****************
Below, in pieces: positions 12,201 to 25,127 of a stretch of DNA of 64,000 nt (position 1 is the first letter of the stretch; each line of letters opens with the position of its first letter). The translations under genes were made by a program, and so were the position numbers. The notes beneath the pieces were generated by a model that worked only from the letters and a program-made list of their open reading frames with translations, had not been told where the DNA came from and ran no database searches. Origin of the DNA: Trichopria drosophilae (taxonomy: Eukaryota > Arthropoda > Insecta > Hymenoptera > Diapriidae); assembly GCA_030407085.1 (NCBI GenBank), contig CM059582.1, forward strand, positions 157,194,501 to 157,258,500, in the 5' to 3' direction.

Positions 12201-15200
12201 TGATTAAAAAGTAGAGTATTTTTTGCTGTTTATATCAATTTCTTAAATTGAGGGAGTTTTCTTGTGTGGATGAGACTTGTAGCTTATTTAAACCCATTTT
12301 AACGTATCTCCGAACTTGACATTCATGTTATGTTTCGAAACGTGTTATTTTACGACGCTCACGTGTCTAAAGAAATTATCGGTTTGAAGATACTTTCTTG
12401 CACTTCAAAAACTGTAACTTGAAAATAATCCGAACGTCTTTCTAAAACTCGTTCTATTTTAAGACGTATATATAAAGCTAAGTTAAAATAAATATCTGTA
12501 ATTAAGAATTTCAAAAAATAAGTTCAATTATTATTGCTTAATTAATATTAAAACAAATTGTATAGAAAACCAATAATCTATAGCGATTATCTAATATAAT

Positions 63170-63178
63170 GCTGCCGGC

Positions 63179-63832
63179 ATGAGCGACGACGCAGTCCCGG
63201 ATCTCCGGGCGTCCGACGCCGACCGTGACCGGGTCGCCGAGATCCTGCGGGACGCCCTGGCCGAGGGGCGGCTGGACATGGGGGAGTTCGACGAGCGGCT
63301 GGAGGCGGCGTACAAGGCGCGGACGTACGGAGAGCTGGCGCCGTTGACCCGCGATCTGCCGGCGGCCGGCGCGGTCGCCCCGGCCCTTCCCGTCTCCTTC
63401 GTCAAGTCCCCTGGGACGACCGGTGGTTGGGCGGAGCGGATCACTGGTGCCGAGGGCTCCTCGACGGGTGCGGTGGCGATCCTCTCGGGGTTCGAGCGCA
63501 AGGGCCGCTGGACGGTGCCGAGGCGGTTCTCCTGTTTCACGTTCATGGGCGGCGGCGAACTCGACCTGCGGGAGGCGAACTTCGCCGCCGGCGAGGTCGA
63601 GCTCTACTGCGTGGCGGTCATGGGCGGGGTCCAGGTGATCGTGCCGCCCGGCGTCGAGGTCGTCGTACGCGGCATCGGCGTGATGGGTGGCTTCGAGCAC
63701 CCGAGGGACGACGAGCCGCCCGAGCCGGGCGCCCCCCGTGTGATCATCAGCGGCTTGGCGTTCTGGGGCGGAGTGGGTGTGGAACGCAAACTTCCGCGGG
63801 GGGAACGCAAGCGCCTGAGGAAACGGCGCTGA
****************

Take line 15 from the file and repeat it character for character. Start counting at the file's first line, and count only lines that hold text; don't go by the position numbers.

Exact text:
63601 GCTCTACTGCGTGGCGGTCATGGGCGGGGTCCAGGTGATCGTGCCGCCCGGCGTCGAGGTCGTCGTACGCGGCATCGGCGTGATGGGTGGCTTCGAGCAC